Finally, with spending on digital solutions including AI and analytics within the global oil and gas sector set to increase by 7.5% from $17.7 billion in 2020 to $17.17 billion in 2025 as companies streamline processes trade, Africa's hydrocarbon industry is well positioned to drive socio-economic transformation.

    through job creation and the establishment of a modern, next-generation workforce in energy.

    “The digital transformation of African oil and gas operations is key for Africa to achieve its energy access and sustainability goals.

    By accelerating the adoption of AI and analytics tools, Africa's oil and gas sector will help create demand for digital tools, putting Africa at the forefront of the digital revolution by fostering technological development and job creation and in the process, boosting socio-economic growth,” said NJ Ayuk, the chief executive of the African Energy Chamber (AEC), adding that, “Representing the continent's official meeting place for energy stakeholders, AEW 2022 will be the place to promote new technologies, invest in current and future energy projects, and drive developments that will make energy poverty history in Africa by 2030.” The ACS, as the voice of the African energy sector, believes that the application of AI and analytics in the African oil and gas industry is critical to addressing the barriers to growth in the industry.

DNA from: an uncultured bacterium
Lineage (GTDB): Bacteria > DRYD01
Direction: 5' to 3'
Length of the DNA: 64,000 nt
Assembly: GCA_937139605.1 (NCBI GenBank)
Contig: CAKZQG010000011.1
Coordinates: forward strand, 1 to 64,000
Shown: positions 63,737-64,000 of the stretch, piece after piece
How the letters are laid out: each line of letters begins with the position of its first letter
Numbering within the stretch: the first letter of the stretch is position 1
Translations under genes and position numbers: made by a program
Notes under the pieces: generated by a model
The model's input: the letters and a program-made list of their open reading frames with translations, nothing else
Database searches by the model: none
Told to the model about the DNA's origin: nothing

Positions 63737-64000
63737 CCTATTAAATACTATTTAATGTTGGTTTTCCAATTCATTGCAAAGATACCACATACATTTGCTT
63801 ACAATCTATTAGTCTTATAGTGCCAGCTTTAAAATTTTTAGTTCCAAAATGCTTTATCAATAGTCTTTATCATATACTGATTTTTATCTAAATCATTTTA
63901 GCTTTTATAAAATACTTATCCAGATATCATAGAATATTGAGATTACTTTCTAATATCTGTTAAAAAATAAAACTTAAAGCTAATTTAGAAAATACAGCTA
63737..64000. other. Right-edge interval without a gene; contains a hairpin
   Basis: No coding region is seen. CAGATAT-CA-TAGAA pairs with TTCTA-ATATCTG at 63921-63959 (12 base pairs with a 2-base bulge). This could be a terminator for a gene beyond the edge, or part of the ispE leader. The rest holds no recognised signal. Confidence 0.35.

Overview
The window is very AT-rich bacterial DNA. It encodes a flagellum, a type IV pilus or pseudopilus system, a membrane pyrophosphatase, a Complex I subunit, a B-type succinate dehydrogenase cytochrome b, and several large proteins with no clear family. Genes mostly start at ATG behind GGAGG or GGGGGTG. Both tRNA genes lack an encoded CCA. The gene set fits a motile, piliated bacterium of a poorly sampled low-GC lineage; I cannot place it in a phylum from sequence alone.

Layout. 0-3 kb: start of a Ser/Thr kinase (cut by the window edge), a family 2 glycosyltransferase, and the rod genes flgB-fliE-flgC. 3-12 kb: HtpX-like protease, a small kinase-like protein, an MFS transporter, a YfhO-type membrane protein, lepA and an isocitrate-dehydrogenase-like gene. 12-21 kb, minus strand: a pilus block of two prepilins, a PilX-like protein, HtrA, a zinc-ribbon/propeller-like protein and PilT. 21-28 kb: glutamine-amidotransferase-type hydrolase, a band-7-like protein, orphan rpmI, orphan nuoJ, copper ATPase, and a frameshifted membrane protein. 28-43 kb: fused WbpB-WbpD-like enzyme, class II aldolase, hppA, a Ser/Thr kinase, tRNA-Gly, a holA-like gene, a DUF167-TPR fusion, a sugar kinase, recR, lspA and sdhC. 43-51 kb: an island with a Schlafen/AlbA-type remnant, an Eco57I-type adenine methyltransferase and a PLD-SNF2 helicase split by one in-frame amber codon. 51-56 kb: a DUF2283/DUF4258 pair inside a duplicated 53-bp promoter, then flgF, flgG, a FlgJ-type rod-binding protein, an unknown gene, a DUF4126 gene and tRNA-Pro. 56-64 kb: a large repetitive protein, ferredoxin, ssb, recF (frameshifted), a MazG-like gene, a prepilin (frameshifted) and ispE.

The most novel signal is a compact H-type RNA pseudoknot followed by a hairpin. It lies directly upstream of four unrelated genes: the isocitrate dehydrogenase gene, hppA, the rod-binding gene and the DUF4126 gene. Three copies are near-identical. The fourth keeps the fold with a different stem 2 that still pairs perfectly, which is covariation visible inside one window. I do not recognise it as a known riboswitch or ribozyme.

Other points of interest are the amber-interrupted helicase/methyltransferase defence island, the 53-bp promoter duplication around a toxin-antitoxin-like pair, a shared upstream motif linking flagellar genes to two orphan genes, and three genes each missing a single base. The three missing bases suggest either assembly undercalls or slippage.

Accordingly, AEW 2022 will host one-on-one interviews and panel discussions with oil and gas and technology industry leaders to explore the role of digitalization in Africa's oil and gas sector.

  •  United States Recognizes Top Mozambican Exporters at Second Annual Exporter Awards Ceremony
    United States Recognizes Top Mozambican Exporters at Second Annual Exporter Awards Ceremony